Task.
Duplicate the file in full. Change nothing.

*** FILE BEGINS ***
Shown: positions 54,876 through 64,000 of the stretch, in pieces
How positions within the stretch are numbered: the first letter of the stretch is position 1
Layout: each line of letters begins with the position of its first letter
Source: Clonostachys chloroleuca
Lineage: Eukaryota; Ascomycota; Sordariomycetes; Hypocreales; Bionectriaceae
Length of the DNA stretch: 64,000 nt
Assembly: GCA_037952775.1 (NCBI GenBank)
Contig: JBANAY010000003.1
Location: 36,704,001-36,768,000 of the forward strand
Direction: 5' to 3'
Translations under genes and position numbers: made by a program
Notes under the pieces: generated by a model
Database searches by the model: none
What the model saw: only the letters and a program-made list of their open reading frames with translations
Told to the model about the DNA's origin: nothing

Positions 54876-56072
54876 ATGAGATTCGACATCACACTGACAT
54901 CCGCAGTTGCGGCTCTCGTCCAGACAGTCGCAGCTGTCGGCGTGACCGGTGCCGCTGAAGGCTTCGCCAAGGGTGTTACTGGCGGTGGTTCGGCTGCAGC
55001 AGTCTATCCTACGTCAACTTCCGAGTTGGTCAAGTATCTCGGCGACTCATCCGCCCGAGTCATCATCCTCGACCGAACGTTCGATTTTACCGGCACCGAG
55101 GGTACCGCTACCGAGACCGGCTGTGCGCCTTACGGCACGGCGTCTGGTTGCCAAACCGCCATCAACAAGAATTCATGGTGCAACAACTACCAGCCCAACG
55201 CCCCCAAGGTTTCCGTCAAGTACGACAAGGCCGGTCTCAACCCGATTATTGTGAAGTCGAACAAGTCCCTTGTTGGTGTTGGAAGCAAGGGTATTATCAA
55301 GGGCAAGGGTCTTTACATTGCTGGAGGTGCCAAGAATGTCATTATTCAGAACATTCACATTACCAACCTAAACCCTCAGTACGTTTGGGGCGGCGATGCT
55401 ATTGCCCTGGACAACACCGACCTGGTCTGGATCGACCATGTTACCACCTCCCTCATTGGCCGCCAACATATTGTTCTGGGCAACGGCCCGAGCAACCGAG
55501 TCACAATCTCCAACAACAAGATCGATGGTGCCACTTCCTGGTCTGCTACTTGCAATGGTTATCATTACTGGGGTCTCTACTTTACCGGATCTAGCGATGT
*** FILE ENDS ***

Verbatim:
Shown: positions 54,876 through 64,000 of the stretch, in pieces
How positions within the stretch are numbered: the first letter of the stretch is position 1
Layout: each line of letters begins with the position of its first letter
Source: Clonostachys chloroleuca
Lineage: Eukaryota; Ascomycota; Sordariomycetes; Hypocreales; Bionectriaceae
Length of the DNA stretch: 64,000 nt
Assembly: GCA_037952775.1 (NCBI GenBank)
Contig: JBANAY010000003.1
Location: 36,704,001-36,768,000 of the forward strand
Direction: 5' to 3'
Translations under genes and position numbers: made by a program
Notes under the pieces: generated by a model
Database searches by the model: none
What the model saw: only the letters and a program-made list of their open reading frames with translations
Told to the model about the DNA's origin: nothing

Positions 54876-56072
54876 ATGAGATTCGACATCACACTGACAT
54901 CCGCAGTTGCGGCTCTCGTCCAGACAGTCGCAGCTGTCGGCGTGACCGGTGCCGCTGAAGGCTTCGCCAAGGGTGTTACTGGCGGTGGTTCGGCTGCAGC
55001 AGTCTATCCTACGTCAACTTCCGAGTTGGTCAAGTATCTCGGCGACTCATCCGCCCGAGTCATCATCCTCGACCGAACGTTCGATTTTACCGGCACCGAG
55101 GGTACCGCTACCGAGACCGGCTGTGCGCCTTACGGCACGGCGTCTGGTTGCCAAACCGCCATCAACAAGAATTCATGGTGCAACAACTACCAGCCCAACG
55201 CCCCCAAGGTTTCCGTCAAGTACGACAAGGCCGGTCTCAACCCGATTATTGTGAAGTCGAACAAGTCCCTTGTTGGTGTTGGAAGCAAGGGTATTATCAA
55301 GGGCAAGGGTCTTTACATTGCTGGAGGTGCCAAGAATGTCATTATTCAGAACATTCACATTACCAACCTAAACCCTCAGTACGTTTGGGGCGGCGATGCT
55401 ATTGCCCTGGACAACACCGACCTGGTCTGGATCGACCATGTTACCACCTCCCTCATTGGCCGCCAACATATTGTTCTGGGCAACGGCCCGAGCAACCGAG
55501 TCACAATCTCCAACAACAAGATCGATGGTGCCACTTCCTGGTCTGCTACTTGCAATGGTTATCATTACTGGGGTCTCTACTTTACCGGATCTAGCGATGT